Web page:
Wednesday, October 14, 2009

Hash

"Freedom is replacing imposed discipline with self-discipline." - William Lind

Drug cultivation was not something we really dealt with in Kunar. When it comes to illegal trade funding illegal activity, Kunar is more known for the timber trade...you might say the situation with the opium in the south is analogous to the timber in the northeast mountainous provinces. Undoubtedly, some opium is cultivated in the mountainous regions, but it wasn't something we really saw or dealt with.

What we did deal with regularly was hashish smoking among the ANA. The hash smoking was something I saw much more of at the more austere bases, and not so much at the more developed bases we were responsible for. I suppose you might say the hash provided a bit of an escape from the poor living conditions at those bases.

The fact that the ANA smoked hash was not a surprise to any of us. I'd seen the same thing with the Iraqis, and we were told we'd see it from time to time, if not regularly. One night early on in the tour, I was woken up by an ANA soldier asking me to attend to a sick soldier. So I grabbed my interpreter and headed over to the sick soldier's hooch to have a look at him. When we got there, my terp informed me that the soldier was only "sick" because of excessive hash smoking. I gave him a couple of aspirin and went back to bed.

It was a common experience to smell hash burning in the early evening or at night. We understood that it's a part of the local culture, so we were never intent on eradicating the habit completely among our ANA, but it didn't seem right to completely ignore the issue, so we brought up the hash smoking with the different commanders we had. One commander denied that it was occurring at all, so we simply asked him to see to it that the soldiers standing guard were sober. Another commander acknowledged the problem and pledged to do something about it, but not surprisingly nothing changed. A third commander would not tolerate it at all, and sent a couple of guys back to the battalion after catching them indulging. That third commander turned out to be the worst commander of the group that I had during that time period, but have to give him credit for maintaining some discipline with his men.

I can't say I ever saw an officer smoke hash or look stoned, but a few of the NCOs were repeat offenders. Some of those hash-smoking NCOs were actually among the best NCOs we had. We even had an incident where a couple of ANA soldiers beat a terp supposedly for trying to interfere with their hash smoking. It's tough to know what's really going on with those guys sometimes, so that incident may have been over something else. Whatever the case may be, the incident resulted in us losing one of our best terps...the two soldiers involved were sent away for awhile but came back eventually. It's tough to get rid of even the worst soldiers when you need everyone you can get your hands on to fight the war.

As you can imagine, having hash-smoking soldiers on hand during patrols can make for some interesting moments. We often stopped in towns to talk to local leaders during our patrols. We'd often just sit there until all hell would break loose...an effective if dangerous and uncreative way to locate the enemy. During one of the first times when we decided to just stay in the town until shots were fired, several of the soldiers lit up a joint after the wait was longer than expected. We got on their case about it, but a firefight erupted before we really dealt with the issue. I will say the ANA fought particularly well that day, putting several RPGs directly into a house 300 meters away.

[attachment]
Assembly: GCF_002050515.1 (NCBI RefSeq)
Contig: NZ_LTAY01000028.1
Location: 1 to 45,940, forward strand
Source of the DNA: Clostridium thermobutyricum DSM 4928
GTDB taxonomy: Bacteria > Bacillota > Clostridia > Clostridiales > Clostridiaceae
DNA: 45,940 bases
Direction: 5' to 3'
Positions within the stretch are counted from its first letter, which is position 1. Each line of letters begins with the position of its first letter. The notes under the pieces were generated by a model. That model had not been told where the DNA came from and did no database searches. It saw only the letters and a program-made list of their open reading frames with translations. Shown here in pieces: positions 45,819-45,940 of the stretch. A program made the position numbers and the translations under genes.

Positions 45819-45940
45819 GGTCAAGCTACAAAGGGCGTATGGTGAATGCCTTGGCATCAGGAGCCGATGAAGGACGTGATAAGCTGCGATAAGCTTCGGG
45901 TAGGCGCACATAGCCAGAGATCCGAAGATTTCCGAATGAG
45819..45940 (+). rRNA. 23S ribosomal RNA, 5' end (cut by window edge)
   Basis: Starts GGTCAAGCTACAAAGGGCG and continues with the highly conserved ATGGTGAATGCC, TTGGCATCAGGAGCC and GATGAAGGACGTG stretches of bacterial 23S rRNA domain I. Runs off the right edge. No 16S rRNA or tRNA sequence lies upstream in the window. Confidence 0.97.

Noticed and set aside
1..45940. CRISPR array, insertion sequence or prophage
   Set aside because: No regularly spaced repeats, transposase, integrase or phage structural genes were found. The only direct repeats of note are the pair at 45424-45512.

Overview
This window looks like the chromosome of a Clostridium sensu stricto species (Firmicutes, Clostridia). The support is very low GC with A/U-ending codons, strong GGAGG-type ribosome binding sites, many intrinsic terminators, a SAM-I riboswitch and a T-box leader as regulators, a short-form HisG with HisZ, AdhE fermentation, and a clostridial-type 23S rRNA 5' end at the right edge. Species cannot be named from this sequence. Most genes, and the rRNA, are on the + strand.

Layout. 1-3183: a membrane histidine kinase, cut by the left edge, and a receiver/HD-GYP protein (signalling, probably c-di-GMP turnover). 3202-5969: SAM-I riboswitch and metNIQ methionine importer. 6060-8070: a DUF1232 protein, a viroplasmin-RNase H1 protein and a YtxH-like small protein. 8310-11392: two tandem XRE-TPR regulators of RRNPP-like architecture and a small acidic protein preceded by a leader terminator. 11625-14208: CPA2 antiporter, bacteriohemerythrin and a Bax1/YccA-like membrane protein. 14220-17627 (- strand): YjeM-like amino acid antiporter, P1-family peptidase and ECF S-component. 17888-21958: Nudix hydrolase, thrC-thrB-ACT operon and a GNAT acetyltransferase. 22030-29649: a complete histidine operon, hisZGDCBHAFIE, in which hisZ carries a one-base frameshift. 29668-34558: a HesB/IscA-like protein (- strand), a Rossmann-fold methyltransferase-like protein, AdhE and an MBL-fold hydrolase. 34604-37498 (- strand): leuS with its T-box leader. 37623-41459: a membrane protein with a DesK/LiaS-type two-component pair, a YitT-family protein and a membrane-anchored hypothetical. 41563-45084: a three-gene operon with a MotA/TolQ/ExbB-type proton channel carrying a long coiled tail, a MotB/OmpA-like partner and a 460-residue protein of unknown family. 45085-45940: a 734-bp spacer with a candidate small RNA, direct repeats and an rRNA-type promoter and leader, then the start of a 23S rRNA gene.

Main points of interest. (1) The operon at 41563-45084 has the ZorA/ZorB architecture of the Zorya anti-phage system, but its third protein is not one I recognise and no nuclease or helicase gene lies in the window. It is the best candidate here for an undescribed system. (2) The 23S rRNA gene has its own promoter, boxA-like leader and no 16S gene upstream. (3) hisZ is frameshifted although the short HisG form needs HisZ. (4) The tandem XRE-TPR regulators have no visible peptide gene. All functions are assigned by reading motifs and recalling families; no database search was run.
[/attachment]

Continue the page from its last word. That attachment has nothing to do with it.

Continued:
One of our worst hash offenders, who I never once saw without bloodshot eyes, was often our RPG gunner. One day on our way out of base, we started taking large-caliber rounds from a ridgeline across the way. Our RPG gunner proceeded to load up his RPG and get ready to fire it with his back right up against a small cliff face...a no-no since the back-blast would likely rebound off the cliff and do who knows what to the gunner in that situation. Luckily, his comrades yelled at him and got him set up in a safe place...though firing an RPG at a ridgeline 1000 meters away might not be the best use of ammo. In that same event, the ANA platoon sergeant accidentally shot a round that almost blew his foot off while loading a machine gun, and then pointed it right at me while clearing and reloading it.

Suffice to say, there are things we'd rather be doing when enemy contact is imminent or ongoing than chastising ANA soldiers for smoking hash, dodging errant ANA muzzles, and teaching the ANA how to use their own guns. The ANA certainly do keep things interesting, and as long as things don't really go wrong, it's all really a lot of fun.

15 comments:

James Gundun said...

Yes, sounds really fun. I've been reading similar accounts of opium use in the ANA as well as addiction rates among normal Afghans. Many reports are sobering, no pun intended. As Democrats in Congress and other opponents of the war constantly champion an "Afghan surge," they rarely speak of the current conditions of Afghan forces and never about using hash while on missions. If the American people got wind they would lose all faith in the ANA. I suspect your answer, but do you believe the ANA is a viable substitute for additional US troops? I don't.

David M said...

The Thunder Run has linked to this post in the blog post From the Front: 10/15/2009 News and Personal dispatches from the front and the home front.

Anand said...

K, it sounds like you had a blast. LOL.

James, I don't agree that Americans would lose all faith in the ANA. Many of the ANA seems to really want to fight. I have heard good things about 203rd ANA Corps near Khost/Paktya/Paktika.

The problem right now is that ISAF isn't giving the ANA exclusive control over the battlespace (with embedded OMLTs/ETTs such as K) and letting them make their own mistakes.

If I am not mistaken, the soldiers K worked with might be 2nd Bde, 201st ANA Corps. This is one of the worst brigades in the ANA. But even here, the ANA seemed to enjoy the fight . . . even if their way of fighting wasn't particularly thought through.

K, do the Haqqani, HiG, or Quetta Shura guys fight any better than the ANA? I imagine that they too "keep things interesting" for anyone embedded with them.